Earth Sciences Personal Statement
I was awestruck by the power of nature for the first time during a visit to the Grand Canyon in 2003. Until the moment when I saw the canyon for the first time, it had been inconceivable to me that a river could leave such a stark and spectacular impression on the earth’s surface. Afterwards, I wanted to learn more about the earth. My mother’s old physical geography textbook taught me about volcanicity; a TV documentary outlined the different types of earthquakes; and an animated guide on the Internet demonstrated how hurricanes form. My curiosity also led to me learning about the central role that physical geography plays in influencing human activity. A section from the book Guns, Germs and Steel really underlined for me how important a part the earth plays in human development. It had never occurred to me before that the Western world’s greater development could be attributed to the length of the Eurasian continent, and a constant climate running across it. My A-Levels in geography, maths and physics have also all furthered my interest in Earth Sciences, with each subject adding to my understanding of the subject in different ways. In maths I integrated a decay curve, which I then learnt could be used to work out the age of rocks and other materials. In physics, lessons about simple harmonic motion soon switched to how pendulums were used as tuned mass dampeners to dissipate the destructive energy of earthquakes in skyscrapers. In 2010 I got my first taste of fieldwork on a trip to the Lake District to study periglaciation. The mix of the outdoors and seeing the actual effects of a glacial process stimulated a higher understanding of the subject for me, and also instilled in me an enthusiasm to carry out fieldwork projects in the future.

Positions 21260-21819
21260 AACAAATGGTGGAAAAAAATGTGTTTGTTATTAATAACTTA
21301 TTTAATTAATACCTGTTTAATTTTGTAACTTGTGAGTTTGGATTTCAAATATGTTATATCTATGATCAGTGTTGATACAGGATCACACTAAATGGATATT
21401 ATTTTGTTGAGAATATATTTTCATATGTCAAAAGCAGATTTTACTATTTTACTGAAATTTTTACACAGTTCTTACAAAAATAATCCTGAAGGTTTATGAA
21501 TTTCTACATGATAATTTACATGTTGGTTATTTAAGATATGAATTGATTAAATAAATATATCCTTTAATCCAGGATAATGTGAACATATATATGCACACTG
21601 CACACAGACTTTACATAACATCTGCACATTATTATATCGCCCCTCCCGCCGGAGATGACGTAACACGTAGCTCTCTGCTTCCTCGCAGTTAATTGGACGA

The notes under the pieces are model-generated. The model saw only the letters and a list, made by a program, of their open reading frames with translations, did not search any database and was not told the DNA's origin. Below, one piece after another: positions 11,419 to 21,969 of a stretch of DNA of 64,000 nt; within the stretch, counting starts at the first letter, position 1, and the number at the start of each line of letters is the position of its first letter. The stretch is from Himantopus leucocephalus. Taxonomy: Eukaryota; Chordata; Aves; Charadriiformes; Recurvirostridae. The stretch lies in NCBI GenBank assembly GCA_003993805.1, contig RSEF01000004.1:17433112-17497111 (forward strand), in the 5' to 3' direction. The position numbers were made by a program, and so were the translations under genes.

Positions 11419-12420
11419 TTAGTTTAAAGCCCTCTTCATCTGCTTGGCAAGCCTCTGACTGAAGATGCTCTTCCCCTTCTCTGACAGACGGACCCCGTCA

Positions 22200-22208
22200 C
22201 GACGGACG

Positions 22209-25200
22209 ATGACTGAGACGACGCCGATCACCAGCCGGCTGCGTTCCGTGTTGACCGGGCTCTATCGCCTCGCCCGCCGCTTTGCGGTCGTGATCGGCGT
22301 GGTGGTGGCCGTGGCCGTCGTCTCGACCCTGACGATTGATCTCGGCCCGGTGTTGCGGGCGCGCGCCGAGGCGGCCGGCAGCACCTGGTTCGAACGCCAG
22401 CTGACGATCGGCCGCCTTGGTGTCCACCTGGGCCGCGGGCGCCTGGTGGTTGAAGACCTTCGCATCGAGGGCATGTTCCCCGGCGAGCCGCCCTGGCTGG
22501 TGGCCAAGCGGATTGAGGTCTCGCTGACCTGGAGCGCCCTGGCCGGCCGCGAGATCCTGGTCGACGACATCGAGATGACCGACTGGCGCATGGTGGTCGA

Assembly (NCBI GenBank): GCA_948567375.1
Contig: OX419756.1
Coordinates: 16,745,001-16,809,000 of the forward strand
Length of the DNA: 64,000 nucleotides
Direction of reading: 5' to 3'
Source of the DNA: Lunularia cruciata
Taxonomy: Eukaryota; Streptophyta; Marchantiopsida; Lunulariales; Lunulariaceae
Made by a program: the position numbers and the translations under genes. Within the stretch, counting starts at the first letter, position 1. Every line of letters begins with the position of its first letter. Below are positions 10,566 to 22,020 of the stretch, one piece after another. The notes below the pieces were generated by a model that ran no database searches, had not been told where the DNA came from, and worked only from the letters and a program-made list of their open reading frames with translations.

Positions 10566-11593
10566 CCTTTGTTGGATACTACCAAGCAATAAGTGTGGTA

Taking a gap year has afforded me the time to mature as a person. Becoming a partner at Waitrose has given me a greater sense of social awareness, as well as giving me the first taste of working life. Working with such a large group of people has encouraged me to improve my teamwork and communication skills. Mastering another language has always been an ambition of mine, and I have been able to pursue this goal over the course of this year. The process of making progress with the language has been very satisfying, and the experience has also allowed me to maintain good study habits during my time away from full-time education. I have also become a personal tutor, a position that I have enjoyed so much that a future career path in teaching seems more attractive every week. In the months before university I will look forward to travelling around some of the world, whilst trying to absorb as much of the local culture as possible.
Football has always been a great passion of mine, whether in the form of watching games, discussing it with friends or playing the game. At secondary school I was on the school team, and I am now in a side with my colleagues. Whilst I have always been pleased with my successes on the pitch, my proudest achievement came in the summer, just before my A2 exams, when my friends and I successfully raised over £1,000 for a small school in the Anti-Atlas mountain range. We had founded a charity at the beginning the academic year for this purpose, in which I held the position of treasurer. We decided to set up the charity after visiting the school the year before and being touched by the impoverished conditions that the pupils and staff there faced. The whole experience reinforced in me the sense of how important education is, especially when so many people out there have no access to schools or educational materials.
I hope that my time at university will be rewarding and fulfilling, and allow me to meet many new unique and dynamic people. I also hope that it will set me on the path for a bountiful career in earth sciences, during which I will travel to many new places, and eventually teach a new generation of young minds.